So now it's official. Facebook believes that Jews have no right to defend themselves against antisemitism, and organizations that disagree are to be branded "terrorist" or "organized crime" and are to be banned from Facebook.

I am so so so glad I deleted my Facebook account years ago. Every time I read something new about them, it makes me even more disgusted.

Saturday, February 18, 2017

Jerusalem Post: How a pro-Palestinian American reporter changed his views on Israel and the conflict

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How a pro-Palestinian American reporter changed his views on Israel and the conflict
By Hunter Stuart - February 15, 2017 12:17

A year working as a journalist in Israel and the Palestinian territories made Hunter Stuart rethink his positions on the conflict.

IN THE summer of 2015, just three days after I moved to Israel for a year-and-a-half stint freelance reporting in the region, I wrote down my feelings about the Israeli-Palestinian conflict. A friend of mine in New York had mentioned that it would be interesting to see if living in Israel would change the way I felt. My friend probably suspected that things would look differently from the front-row seat, so to speak.

Boy was he right.

A great article. Every liberal in America should read this and realize that their opinions on Israel are the product of propaganda, not reality.

Tuesday, February 07, 2017

Sean Carroll: Entropy and Complexity, Cause and Effect, Life and Time

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Entropy and Complexity, Cause and Effect, Life and Time
Posted on November 3, 2016 by Sean Carroll

... I had a very fun collaboration with Henry Reich, the wizard behind the Minute Physics videos. Henry and I have known each other for a while, and I previously joined forces with him to talk about dark energy and the arrow of time.

This time, we made a series of five videos (sponsored by Google and Audible.com) based on sections of The Big Picture. In particular, we focused on the thread connecting the arrow of time and entropy to such everyday notions of cause and effect and the appearance of complex structures, ending with the origin of life and how low-entropy energy from the Sun powers the biosphere here on Earth. Henry and I wrote the scripts together, based on the book; I read the narration, and of course he did the art.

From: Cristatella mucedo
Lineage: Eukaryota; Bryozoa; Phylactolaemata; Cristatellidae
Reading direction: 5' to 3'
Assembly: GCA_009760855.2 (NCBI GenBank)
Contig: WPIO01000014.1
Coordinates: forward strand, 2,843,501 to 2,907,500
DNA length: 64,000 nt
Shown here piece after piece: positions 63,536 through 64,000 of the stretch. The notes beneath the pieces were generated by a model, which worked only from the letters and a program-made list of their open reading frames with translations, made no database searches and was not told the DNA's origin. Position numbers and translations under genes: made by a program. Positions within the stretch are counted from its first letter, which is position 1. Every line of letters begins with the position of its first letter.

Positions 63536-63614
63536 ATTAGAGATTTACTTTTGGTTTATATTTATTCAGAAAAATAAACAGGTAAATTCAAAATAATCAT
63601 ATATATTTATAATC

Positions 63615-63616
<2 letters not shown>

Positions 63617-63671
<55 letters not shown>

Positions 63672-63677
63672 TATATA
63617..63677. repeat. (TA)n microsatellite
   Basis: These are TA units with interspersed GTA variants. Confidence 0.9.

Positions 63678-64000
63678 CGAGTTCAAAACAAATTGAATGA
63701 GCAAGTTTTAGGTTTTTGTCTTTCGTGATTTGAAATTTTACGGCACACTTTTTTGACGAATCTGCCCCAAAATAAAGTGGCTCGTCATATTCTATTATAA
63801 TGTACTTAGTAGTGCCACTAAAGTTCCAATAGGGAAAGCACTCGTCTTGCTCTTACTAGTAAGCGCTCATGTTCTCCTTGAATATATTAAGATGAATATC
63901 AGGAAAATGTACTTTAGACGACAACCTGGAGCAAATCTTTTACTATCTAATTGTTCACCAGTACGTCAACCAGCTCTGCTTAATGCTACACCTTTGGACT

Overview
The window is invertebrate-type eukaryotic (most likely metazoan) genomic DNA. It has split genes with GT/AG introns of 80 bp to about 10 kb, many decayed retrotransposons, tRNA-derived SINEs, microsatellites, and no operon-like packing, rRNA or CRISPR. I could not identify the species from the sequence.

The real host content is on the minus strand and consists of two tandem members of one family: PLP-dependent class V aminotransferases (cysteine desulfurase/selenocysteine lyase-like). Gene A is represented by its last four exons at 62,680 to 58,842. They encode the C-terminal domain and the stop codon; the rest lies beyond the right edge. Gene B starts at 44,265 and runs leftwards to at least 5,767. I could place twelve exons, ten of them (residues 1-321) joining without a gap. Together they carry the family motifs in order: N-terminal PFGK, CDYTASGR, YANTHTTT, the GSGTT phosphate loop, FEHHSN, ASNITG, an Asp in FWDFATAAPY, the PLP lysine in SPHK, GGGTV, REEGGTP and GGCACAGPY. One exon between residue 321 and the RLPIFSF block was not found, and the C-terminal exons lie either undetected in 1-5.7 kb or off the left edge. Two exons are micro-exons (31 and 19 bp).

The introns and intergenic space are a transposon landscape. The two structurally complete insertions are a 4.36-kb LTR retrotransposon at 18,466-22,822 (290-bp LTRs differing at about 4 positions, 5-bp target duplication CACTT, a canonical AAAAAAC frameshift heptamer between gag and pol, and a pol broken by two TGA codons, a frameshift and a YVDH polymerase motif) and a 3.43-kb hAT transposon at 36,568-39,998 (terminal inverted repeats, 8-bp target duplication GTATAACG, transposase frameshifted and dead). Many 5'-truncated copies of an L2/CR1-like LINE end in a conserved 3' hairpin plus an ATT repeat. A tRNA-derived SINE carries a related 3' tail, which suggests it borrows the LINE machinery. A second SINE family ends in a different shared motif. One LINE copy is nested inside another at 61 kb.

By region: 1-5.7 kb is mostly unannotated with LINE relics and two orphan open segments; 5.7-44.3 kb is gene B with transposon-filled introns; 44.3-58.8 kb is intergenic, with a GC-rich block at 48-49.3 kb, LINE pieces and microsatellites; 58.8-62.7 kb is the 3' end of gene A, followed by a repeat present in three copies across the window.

Enjoy!

Please click through to the original article and watch the videos. Each one is about 3 minutes long and is easy to understand even without any scientific background.

Monday, January 16, 2017

NIH: Hard water is good for you

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https://www.ncbi.nlm.nih.gov/pmc/articles/PMC3775162/
Pallav Sengupta, 2013 Aug; 4

In the past five decades or so evidence has been accumulating about an environmental factor, which appears to be influencing mortality, in particular, cardiovascular mortality, and this is the hardness of the drinking water. ...

Hard water has no known adverse health effect, WHO says at its Geneva Conference. In addition, hard water, particularly very hard water, could provide an important supplementary contribution to total calcium and magnesium intake. ...

In most large-scale studies, an inverse relationship between the hardness of drinking-water and cardiovascular disease has been reported. ...

Important findings in this field were provided recently by Taiwanese scientists. In most of their studies, the authors indicated a negative statistical association of various types of cancer morbidity/mortality with the hardness of water and calcium. ...

For years, I've been (jokingly) telling people that I drink tap water because "calcium and iron are good for you". Apparently, there are studies that back this up.

Read the full article for all the details. The upshot of it is that although additional study is needed, it seems that hard water is either beneficial to health or has no impact, depending the health aspect in question.

Friday, January 06, 2017

Light Reading: AT&T, Ericsson & Qualcomm Get Ready to Test 5G Radio in 2017

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AT&T, Ericsson & Qualcomm Get Ready to Test 5G Radio in 2017
Dan Jones, Mobile Editor. 1/4/2017

AT&T, Ericsson, and Qualcomm say that they are getting ready to test the initial 3GPP 5G New Radio (NR) specification in the second half of 2017.

The trio are preparing to test high-band frequencies for next-generation 5G technology, which should deliver "multi-gigabit Internet service" over the air. For the average Jane or Joe Blow on the street, this would mean an HD film downloaded wirelessly to their phone. Mobile 5G services are expected to arrive around 2020. AT&T Inc. (NYSE: T) and Verizon Communications Inc. (NYSE: VZ), however, are trying to push out fixed 5G wireless before that, with friendly trials expected this year. (See 5G in US: Will Spectrum Be the Speed Bump?)

Although 5G consumer services are still several years away, I'm glad to read that the big players in the business are far enough along that they will be conducting trials later this year.